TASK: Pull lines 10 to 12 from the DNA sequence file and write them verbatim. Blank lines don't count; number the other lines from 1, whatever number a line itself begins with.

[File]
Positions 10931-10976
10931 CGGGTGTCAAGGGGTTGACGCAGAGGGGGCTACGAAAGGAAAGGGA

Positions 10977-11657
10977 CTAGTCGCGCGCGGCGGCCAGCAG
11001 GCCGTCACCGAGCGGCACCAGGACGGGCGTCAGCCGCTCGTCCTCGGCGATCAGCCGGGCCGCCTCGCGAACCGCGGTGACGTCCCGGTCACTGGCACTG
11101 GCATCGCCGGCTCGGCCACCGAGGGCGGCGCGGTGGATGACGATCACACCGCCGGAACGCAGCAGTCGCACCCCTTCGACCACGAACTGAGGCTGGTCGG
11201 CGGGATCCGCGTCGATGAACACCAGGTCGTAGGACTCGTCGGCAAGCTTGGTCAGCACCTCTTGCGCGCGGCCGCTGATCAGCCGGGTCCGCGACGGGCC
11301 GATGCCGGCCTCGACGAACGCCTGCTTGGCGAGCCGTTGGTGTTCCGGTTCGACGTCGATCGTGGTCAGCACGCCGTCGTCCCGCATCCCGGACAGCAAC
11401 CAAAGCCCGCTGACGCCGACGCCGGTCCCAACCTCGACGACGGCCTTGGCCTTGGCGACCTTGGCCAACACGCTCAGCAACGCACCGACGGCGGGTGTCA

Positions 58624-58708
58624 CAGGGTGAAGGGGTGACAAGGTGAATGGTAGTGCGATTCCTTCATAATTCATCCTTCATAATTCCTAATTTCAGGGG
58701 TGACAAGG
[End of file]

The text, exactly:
Positions 58624-58708
58624 CAGGGTGAAGGGGTGACAAGGTGAATGGTAGTGCGATTCCTTCATAATTCATCCTTCATAATTCCTAATTTCAGGGG
58701 TGACAAGG